Mkholo is an organic olive farm and oil press on the outer edge of Hartbeespoort (about 40 minutes from Johannesburg). Rows and rows of silver-green Mission and Frantoio trees shelter against the majestic Magaliesberg mountains. There is a popular perception that South African olive growing is an entirely Cape concern but summer rainfall and semi-dolomite soils make the North West/Gauteng border an ideal environment for the production of light fruity oils that are distinctly different from the more assertive, peppery Cape product.
Well, most years it is an ideal environment. Mother Nature has been a total bitch recently. Last year saw hail (which knocked many, many baby olives off the trees) followed by excessive rain. This year there was almost no spring. One day it was winter, the next summer. Trees went into panic and didn’t flower. The shock has left them in no mood to be productive members of society. In a good year Mkholo should produce 120 tons of olives (which translates into 20 000 litres of oil). In 2014 only 40 tons of olives came off the trees. The limited litres were delicious (and Olive SA certified) but stock is so scarce that it is currently only available in the farm shop and restaurant. Estimates for the 2015 harvest are similarly small.
Mkholo’s Olive Shed Bistro opened at the end of August 2014. The bar/olive oil tasting room is followed by terrace tables looking out onto glorious groves. What little stock there is has been made abundantly available at the farm restaurant. From the first bite of tapenade spread thick on salt crusted ciabatta to the last moist mouthful of olive-oil infused chocolate cake, the farm’s focus is everywhere.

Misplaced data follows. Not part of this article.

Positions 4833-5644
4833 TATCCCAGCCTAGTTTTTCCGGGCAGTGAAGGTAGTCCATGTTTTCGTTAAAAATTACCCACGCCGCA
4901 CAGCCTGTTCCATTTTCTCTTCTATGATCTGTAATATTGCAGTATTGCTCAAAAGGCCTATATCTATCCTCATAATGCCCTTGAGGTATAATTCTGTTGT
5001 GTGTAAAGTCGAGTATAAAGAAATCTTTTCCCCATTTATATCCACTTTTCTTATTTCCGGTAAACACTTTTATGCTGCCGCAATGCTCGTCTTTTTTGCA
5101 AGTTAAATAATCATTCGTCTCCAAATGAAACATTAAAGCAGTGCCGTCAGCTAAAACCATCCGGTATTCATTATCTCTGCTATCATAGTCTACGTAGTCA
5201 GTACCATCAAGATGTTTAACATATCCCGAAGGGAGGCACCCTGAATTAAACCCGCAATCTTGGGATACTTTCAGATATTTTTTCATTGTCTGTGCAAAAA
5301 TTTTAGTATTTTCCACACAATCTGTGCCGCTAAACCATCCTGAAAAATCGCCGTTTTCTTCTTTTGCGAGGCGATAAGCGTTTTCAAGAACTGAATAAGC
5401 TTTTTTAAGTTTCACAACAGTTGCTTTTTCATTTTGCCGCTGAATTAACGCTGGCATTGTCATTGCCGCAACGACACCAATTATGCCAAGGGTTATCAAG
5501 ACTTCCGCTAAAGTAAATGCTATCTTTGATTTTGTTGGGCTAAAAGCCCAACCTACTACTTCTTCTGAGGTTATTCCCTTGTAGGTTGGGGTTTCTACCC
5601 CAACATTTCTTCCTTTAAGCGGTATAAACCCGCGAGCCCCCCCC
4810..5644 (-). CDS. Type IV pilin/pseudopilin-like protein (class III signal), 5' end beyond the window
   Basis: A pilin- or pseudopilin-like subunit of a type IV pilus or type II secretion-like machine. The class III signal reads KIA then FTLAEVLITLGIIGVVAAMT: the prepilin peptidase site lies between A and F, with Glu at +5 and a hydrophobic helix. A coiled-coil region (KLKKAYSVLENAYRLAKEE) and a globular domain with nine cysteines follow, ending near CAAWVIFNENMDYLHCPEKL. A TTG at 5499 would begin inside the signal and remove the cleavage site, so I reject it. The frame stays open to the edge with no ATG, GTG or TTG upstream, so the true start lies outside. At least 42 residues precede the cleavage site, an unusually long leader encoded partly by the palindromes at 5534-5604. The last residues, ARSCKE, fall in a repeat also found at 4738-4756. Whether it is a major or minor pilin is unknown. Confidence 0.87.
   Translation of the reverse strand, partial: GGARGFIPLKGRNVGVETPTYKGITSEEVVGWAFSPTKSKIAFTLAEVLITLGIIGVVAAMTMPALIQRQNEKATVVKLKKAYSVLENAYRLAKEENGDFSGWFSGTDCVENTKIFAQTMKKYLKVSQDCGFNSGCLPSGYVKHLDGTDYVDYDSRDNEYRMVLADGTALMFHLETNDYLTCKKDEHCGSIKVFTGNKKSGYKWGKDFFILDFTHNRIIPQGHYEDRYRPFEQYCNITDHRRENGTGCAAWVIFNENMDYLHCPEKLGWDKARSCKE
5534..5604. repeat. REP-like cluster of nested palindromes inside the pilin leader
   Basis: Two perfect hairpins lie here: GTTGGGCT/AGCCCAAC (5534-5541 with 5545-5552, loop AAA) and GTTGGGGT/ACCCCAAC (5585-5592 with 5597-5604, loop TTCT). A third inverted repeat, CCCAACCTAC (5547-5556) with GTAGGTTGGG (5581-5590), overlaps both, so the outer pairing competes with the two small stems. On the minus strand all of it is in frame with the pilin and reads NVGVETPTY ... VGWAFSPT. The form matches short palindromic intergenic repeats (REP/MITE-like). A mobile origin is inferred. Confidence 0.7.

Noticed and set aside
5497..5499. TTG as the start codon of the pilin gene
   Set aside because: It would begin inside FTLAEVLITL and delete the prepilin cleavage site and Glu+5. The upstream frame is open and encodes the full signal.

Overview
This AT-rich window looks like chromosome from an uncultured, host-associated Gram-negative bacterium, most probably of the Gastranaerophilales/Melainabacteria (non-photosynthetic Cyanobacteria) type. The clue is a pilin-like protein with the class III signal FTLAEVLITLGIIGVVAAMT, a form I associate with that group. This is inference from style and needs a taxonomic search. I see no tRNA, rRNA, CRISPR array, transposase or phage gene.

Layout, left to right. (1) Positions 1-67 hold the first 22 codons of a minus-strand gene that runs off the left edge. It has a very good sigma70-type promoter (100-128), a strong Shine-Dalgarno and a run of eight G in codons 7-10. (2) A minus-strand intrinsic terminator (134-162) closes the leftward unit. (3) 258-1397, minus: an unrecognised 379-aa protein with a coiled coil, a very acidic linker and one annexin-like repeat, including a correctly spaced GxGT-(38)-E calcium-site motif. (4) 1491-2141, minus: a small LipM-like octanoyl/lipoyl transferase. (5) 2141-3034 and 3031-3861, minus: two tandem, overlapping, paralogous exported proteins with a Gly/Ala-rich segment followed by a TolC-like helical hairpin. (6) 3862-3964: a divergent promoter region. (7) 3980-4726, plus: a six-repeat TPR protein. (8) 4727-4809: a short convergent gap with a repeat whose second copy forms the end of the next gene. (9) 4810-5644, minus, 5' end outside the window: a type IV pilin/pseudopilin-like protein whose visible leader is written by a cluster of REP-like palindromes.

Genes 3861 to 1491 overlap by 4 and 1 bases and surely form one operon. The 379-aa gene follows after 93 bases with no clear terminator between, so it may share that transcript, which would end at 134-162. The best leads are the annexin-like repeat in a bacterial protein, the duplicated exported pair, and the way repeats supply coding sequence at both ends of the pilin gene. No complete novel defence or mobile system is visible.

The menu is short and simple but well balanced. Everything is made on site and many of the ingredients are home grown. Even when the ingredients are sourced from outside of the farm, there is a locavore, organic and sustainable sensibility to everything on offer. The organic salami topping perfect pizzas is made from pasture-reared local pigs. Charcuterie platters feature local pâtés, terrines, hams and superb smoked free-range chicken which fought and flapped in the district. The cheese platter is laden with ricotta (studded with olives) from Mkholo’s own Jersey cows alongside mature Cheddar and ash-rolled goat’s cheese from neighbouring farms. In winter there will be stews, Dijon crusted fillet, legs of lamb and roast potatoes all cooked in the wood fired pizza oven.
The small but thoughtful wine selection (with several by the glass options) is clearly produced out of province but beer has a local-is-lekker focus with Magalies brews taking pride of place. No fizzy drinks are available but there are charming cordials and old-school lemonades. A first time diner wouldn’t know that the olive trees are being uncooperative because sitting on the stoep, glass in hand, lemon cake on order, the experience is lovely beyond any singing of it.
The Olive Shed Bistro 083 2751387, firstname.lastname@example.org; Mkholo Olive Farm, L60 Leeuwenkloof, Broederstroom, North West Province; Weekends only. Lunch 12h00 – 15h00.
- Dr Anna Trapido was trained as an anthropologist at King’s College Cambridge and a chef at the Prue Leith College of Food and Wine. She has twice won the World Gourmand Cookbook Award. She has made a birthday cake for Will Smith, a Christmas cake for Nelson Mandela and cranberry scones for Michelle Obama. She is in favour of Champagne socialism and once swallowed a digital watch by mistake.